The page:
Friday, November 16, 2007

I do not Love Frank

I just finished Loving Frank while on a plane yesterday. Although I really enjoyed Devil in the White City I was pretty ambivalent about reading Loving Frank.

Both are about Chicago, at least sort of, both feature architects and artists, and both have some historical fiction. Seems like my cup of tea, right? WRONG.

You see, I actually have an issue with books. It's one that I'm a little embarassed about, because I feel like it makes me seem immature, naive, and unworldly. And here it is: I actually can't get that into books whose protagonists do things that I don't approve of. I couldn't feel sorry for Frank and Mamah because they were both adulterers. Their spouses weren't abusive, cared for them, and their lives were nice. They both selfishly left home and family in the pursuit of "happiness."

I just can't get behind that. I couldn't feel bad for them, no matter the censure they recieved because a) they were adulters and fairly irresponsible, leaving others to clean up their mess at home, and b) they KNEW what would happen. Frank was well-known and Mamah well-respected in their community. It should have come as no surprise that they'd be shunned and censured. Does it suck? Yes. But it isn't shocking.

I did manage to cry at the end anyway (I won't tell you why, it'll ruin the book--although Pedant believes, and I sort of agree, that you can't ruin historically-based books because presumably the story is common knowledge), but I didn't love the book. There were some interesting feminist and philosophical ideas (Mamah Cheney was apparently friends with Ellen Key) but it mostly felt like a whiny "the world is against us, boo-hoo."

In conclusion, my book club sucks at picking books, we totally should have read Peony in Love.


I just had a "bagel sandwich" from Cosi. The bagel, if you could call it that, was a puffier version of the flatbread, squared off at the edges, and with a hole in the middle.

I now know what other ethnic groups felt when white people stole their music. I thought I felt this when I discovered that some companies sell blueberry bagels, but I really feel it now.

If you can't eat creamed pickled herring on it unselfconsciously, it's not really a bagel.

Thursday, November 15, 2007

Super Bug

Sigh. I'm embarrassed. It's been a while, a really long while, since I've blogged. I didn't go on hiatus on purpose, but I should admit that Jewbiquitous was never labor of love for me. Since the Queen of the World died, it's been more of a chore to blog than a pleasure, mostly because it feels like an echo of her, being the spawn of a comment she once made to Annie and me.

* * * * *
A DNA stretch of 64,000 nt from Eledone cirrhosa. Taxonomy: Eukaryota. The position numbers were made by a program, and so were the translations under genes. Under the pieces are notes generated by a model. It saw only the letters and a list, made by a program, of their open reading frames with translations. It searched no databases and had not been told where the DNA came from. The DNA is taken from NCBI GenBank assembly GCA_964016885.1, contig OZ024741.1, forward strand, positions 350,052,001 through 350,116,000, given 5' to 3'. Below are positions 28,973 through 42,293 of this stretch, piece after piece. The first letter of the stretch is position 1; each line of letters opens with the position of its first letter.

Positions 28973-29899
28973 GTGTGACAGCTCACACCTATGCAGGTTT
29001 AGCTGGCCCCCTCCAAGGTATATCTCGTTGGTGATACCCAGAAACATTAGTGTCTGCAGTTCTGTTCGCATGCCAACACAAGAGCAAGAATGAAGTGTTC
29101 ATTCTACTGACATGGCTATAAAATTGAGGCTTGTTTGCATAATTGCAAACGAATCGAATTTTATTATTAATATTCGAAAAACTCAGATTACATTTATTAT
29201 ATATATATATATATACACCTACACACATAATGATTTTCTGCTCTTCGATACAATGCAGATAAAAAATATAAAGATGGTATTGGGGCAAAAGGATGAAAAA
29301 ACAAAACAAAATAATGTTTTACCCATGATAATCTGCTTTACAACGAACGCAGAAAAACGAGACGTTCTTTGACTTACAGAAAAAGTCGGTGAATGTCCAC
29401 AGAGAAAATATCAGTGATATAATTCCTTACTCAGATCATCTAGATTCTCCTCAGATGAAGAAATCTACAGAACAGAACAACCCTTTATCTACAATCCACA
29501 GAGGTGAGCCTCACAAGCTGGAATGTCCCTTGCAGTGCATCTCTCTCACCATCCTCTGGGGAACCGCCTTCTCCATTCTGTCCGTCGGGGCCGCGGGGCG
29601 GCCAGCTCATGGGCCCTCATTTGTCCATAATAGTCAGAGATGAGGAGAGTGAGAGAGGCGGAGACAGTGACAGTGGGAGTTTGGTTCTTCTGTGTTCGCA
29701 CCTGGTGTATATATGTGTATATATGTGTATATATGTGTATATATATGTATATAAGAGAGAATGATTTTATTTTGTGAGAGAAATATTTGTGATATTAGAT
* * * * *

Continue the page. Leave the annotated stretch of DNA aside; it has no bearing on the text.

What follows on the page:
In the beginning of August, Annie mentioned that she was leaving out workplace and that she was planning on quiting the blogosphere. I have not hidden that I miss her here and that I'm thrilled when she decides to post, regardless. I left our office a couple weeks ago and I haven't had it in me for various reasons to sit down at the computer and write. Maybe it's the process of being in transition (to another job, to grad school, maybe to a whole new state!) or maybe I was never built for blogging in the first place. But I do think things and discuss things and I miss writing them down. So I'm not gone, so much as more periodic, now that my full time job involves writing applications and going on lengthy interviews.

On a related note, part of the reason I've been away is that I had a super bug: an antibiotic-resistant sinus infection that knocked me on my ass for the last month. Two rounds of antibiotics and several trips to the doctor later, I am finally healthy. A few observations (I know how y'all love lists):

1) Despite the name, a "super bug" does not give you super powers. It just super sucks.

2) Every time I write "antibiotic," I'm tempted to put a dash in there (anti-biotic).

3) Upon canceling and interview and worrying to my dad, in an email, that the interviewers would think I'm a wuss, he responded, ""If they think you're a wussy, have them call me. I don't raise wussies. Or geraniums, for that matter."

4) Marion Barry is absurd.

... And we're back.

Shabbos With Squanto, Et Al.

The Kvetcher dug up Harley's post from a year ago about Thanksgiving and is not happy with it. The whole controversy is whether or not those Jews who take a more stringent view of Torah and halakhic requirements should celebrate the U.S. Federal Holiday every third Thursday in November, or whether one should avoid it like those temple prostitutes that buzzkill Rashi warned us about. The Kvetcher thinks it's a silly controversy, born of those who just like to pick fights with the secular world.

I'm actually inclined to agree, for the most part. You never hear any controversy about whether or not it's okay to celebrate such traditional American burnt meat festivals like the Fourth of July or Memorial Day, even though you tend to get a lot more Christian god-references in the music on those days. We can take this to the ad absurdum: President's Day Sales - does taking advantage of the discount bring on the wrath of the Divine?

I think there's a reasonable line to be drawn between being a holy people apart and being complete wet blankets about the universe, and looking down on Thanksgiving is the wrong side of the line.

Plus, I love stuffing.

Wednesday, November 14, 2007

Two Quick Things:

1) I just read How We are Hungry by Dave Eggers, and have come to realize that, despite What is the What, I don't really like Dave Eggers. Or short stories.

2) I may be going public soon with my identity. Most of the three remaining readers know who I am already, but it will certainly make it more difficult for me to stalk ex-boyfriends using this name (NB: kidding! I'll still stalk them.)

Also, as a side note, unrelated to either of those points, I learned how to use a paper bindery-thingy today. And let me say, that I am soooo coool.